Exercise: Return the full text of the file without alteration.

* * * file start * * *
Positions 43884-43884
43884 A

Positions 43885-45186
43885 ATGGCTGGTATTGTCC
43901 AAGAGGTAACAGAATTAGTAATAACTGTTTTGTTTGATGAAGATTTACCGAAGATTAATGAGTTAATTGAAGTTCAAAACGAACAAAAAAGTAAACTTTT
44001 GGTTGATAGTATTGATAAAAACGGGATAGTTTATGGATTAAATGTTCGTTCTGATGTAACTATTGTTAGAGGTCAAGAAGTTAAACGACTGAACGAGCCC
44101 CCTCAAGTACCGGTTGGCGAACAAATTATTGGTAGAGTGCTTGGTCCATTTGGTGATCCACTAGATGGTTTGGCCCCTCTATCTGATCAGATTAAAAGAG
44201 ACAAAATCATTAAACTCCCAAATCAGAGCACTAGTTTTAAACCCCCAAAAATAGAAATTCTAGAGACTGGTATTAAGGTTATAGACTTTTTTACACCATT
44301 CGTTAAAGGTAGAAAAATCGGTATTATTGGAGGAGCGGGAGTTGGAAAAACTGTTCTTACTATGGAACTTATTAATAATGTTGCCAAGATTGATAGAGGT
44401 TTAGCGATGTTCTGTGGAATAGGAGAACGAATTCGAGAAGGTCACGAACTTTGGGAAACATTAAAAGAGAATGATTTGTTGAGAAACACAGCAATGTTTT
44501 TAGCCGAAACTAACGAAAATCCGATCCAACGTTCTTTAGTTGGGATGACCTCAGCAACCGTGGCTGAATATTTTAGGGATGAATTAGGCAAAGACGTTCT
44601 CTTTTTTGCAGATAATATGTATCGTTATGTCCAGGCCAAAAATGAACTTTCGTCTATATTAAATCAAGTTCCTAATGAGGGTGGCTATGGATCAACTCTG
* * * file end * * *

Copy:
Positions 43884-43884
43884 A

Positions 43885-45186
43885 ATGGCTGGTATTGTCC
43901 AAGAGGTAACAGAATTAGTAATAACTGTTTTGTTTGATGAAGATTTACCGAAGATTAATGAGTTAATTGAAGTTCAAAACGAACAAAAAAGTAAACTTTT
44001 GGTTGATAGTATTGATAAAAACGGGATAGTTTATGGATTAAATGTTCGTTCTGATGTAACTATTGTTAGAGGTCAAGAAGTTAAACGACTGAACGAGCCC
44101 CCTCAAGTACCGGTTGGCGAACAAATTATTGGTAGAGTGCTTGGTCCATTTGGTGATCCACTAGATGGTTTGGCCCCTCTATCTGATCAGATTAAAAGAG
44201 ACAAAATCATTAAACTCCCAAATCAGAGCACTAGTTTTAAACCCCCAAAAATAGAAATTCTAGAGACTGGTATTAAGGTTATAGACTTTTTTACACCATT
44301 CGTTAAAGGTAGAAAAATCGGTATTATTGGAGGAGCGGGAGTTGGAAAAACTGTTCTTACTATGGAACTTATTAATAATGTTGCCAAGATTGATAGAGGT
44401 TTAGCGATGTTCTGTGGAATAGGAGAACGAATTCGAGAAGGTCACGAACTTTGGGAAACATTAAAAGAGAATGATTTGTTGAGAAACACAGCAATGTTTT
44501 TAGCCGAAACTAACGAAAATCCGATCCAACGTTCTTTAGTTGGGATGACCTCAGCAACCGTGGCTGAATATTTTAGGGATGAATTAGGCAAAGACGTTCT
44601 CTTTTTTGCAGATAATATGTATCGTTATGTCCAGGCCAAAAATGAACTTTCGTCTATATTAAATCAAGTTCCTAATGAGGGTGGCTATGGATCAACTCTG